Khaled El Saadany has done his PhD practical work in KVL University, Denmark and Alexandria University, Egypt. In 2014, he got a project from STDF to establish Functional Food and Nutraceutical Lab in Alexandria University. He is the Executive Manager of Grants, Innovation and Technology Transfer Center. He is Visiting Professor through Erasmus Mundus at Food and Health Department, Cardiff Metropolitan University, Cardiff, UK. He has 12 years working experience with EU, International Bank & USAID projects. He participated in several international projects; and led and managed multi-international projects.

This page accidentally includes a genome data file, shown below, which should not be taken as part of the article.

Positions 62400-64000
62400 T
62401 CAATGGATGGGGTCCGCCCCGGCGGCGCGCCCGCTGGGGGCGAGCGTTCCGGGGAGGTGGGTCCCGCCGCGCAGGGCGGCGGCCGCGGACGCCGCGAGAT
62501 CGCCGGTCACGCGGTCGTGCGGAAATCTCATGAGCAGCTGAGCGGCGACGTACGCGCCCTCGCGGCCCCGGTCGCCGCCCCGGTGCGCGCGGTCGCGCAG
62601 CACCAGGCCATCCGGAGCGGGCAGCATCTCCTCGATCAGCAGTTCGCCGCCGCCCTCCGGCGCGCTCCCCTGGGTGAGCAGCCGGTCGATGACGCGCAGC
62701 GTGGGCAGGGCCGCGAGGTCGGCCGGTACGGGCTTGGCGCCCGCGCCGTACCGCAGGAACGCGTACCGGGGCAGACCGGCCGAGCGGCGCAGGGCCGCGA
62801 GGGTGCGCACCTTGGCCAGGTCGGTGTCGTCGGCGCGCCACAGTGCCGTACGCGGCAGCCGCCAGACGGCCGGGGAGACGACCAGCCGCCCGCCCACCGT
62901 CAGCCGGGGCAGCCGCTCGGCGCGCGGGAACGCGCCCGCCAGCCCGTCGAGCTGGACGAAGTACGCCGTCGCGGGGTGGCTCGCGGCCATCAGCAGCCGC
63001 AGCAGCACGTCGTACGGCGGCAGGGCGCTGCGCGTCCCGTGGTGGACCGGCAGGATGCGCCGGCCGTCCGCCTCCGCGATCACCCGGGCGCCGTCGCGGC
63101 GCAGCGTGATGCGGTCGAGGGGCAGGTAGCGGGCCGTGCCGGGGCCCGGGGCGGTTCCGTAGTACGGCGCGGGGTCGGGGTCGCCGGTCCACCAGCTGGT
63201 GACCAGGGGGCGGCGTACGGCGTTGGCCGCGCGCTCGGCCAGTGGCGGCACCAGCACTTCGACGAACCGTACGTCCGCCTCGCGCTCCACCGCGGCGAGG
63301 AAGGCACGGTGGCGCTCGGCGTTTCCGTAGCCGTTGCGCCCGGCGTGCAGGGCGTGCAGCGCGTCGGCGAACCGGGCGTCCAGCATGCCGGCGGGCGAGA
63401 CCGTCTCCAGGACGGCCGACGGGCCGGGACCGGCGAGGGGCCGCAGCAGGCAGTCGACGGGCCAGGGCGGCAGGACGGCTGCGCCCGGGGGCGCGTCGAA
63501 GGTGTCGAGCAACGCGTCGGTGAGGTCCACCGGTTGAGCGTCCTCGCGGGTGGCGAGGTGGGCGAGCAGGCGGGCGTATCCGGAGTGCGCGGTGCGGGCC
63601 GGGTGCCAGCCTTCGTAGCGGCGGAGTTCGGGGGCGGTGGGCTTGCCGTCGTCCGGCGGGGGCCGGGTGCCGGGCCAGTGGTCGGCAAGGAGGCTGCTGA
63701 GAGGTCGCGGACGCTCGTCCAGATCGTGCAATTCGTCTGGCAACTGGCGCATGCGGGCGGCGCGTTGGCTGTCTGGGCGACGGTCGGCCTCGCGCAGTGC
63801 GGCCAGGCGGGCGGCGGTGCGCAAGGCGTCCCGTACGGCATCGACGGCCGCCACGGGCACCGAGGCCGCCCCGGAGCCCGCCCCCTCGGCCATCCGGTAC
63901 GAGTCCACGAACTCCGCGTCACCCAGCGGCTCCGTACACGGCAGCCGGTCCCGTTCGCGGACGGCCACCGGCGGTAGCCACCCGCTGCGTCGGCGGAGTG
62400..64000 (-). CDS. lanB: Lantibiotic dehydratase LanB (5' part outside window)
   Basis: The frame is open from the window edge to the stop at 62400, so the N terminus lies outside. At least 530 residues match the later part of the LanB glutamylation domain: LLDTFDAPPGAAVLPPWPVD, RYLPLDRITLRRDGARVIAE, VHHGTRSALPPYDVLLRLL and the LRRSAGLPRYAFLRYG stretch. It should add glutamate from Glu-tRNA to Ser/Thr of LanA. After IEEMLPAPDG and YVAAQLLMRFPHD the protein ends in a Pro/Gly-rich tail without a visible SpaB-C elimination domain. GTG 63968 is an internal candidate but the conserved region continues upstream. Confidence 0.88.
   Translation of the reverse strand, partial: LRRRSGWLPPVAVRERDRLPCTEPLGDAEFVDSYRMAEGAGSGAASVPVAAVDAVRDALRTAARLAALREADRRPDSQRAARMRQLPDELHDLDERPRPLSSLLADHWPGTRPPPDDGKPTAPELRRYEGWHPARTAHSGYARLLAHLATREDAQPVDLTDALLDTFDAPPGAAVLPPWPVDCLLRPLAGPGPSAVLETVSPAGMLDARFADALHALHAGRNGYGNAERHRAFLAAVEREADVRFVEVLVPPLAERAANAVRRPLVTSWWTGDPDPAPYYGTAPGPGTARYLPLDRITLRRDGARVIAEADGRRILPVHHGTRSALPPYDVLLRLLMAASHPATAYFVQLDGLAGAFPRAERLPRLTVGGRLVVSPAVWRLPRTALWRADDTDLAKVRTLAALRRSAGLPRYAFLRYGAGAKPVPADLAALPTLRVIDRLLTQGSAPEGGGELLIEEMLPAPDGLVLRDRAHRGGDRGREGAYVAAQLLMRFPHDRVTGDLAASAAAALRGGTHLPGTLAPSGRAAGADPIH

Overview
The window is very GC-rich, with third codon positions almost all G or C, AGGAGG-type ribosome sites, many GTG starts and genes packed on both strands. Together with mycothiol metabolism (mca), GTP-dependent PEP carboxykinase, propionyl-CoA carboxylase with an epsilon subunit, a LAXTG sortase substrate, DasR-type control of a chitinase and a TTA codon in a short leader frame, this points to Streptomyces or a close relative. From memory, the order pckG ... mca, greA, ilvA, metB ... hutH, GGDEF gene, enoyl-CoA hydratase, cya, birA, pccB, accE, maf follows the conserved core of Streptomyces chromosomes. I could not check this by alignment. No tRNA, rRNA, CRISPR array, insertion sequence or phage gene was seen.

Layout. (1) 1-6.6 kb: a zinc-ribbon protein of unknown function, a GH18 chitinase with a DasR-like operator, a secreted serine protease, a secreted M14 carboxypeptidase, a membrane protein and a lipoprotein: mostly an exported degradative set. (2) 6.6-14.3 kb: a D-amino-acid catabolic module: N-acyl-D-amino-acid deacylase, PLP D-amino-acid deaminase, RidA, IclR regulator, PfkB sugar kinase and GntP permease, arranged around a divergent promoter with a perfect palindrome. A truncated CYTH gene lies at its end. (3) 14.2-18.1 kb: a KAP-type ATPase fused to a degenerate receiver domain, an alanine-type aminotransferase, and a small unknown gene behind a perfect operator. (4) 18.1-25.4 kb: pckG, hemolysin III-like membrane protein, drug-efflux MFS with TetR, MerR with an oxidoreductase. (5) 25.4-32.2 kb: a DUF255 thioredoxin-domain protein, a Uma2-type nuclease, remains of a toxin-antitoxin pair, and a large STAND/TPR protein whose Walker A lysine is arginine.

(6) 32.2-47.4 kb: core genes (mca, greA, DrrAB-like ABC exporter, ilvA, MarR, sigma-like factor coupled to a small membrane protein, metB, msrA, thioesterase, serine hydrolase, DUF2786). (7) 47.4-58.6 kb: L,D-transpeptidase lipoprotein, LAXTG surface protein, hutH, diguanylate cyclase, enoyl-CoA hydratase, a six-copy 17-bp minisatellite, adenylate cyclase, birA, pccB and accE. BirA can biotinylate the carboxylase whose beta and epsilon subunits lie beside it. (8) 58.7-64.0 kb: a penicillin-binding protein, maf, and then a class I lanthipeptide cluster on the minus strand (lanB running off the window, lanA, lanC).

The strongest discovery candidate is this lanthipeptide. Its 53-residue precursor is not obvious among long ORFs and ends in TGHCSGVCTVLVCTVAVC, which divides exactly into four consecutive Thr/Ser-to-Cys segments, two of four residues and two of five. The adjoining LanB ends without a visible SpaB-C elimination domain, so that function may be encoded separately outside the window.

The nutrition-health relationship is now well established including risks and benefits associated to the consumption of some foods. Consumers more and more believe that foods contribute directly to their health and seek for natural products to fit their needs. Casein-phosphopeptides (CPP) are phosphorylated casein-derived peptides which possess the ability to affect some biological functions of the body and have the potential applications or to play essential roles in terms of human health e.g. mineral supplementation and bioavailability, bone formation, prevention of osteoporosis and recalcification of bones, cure of anemia, anticariogenic, antimicrobial and immunity enhancement. Casein-phosphopeptides are considered the most favorite bioactive peptides for application as nutraceutical and functional food ingredients for human consumption to provide specific health benefits. This study investigated the presence and characterization of phosphopeptides in semi-hard cheeses and studied the trends of functional food in Egyptian market. The RP-HPLC peptide profiles provide a useful visual representation of the dynamics of peptide production and degradation as proteolysis progressed in cheese ripening. The RP-HPLC patterns of the isolated peptides were complex and dependent on the age of the cheese samples. Regardless the variation in the ages of cheeses tested, the semi-hard cheeses could be ordered descending according to their contents from phosphopeptides as follows: Herrgård cheese>Gouda cheese>Kadett>Västan>Edam>Port Salut. Regarding the phosphopeptides isolated from the semi-hard cheeses, the β-CN fraction was the source of the largest number of phosphopeptides compared to other fractions. In conclusion, it could be recommended that semi-hard cheese, are functional foods at specific age; since, during ripening, several peptides known to be biologically active or containing bioactive sequences as phosphopeptides were formed from the hydrolysis of casein fractions.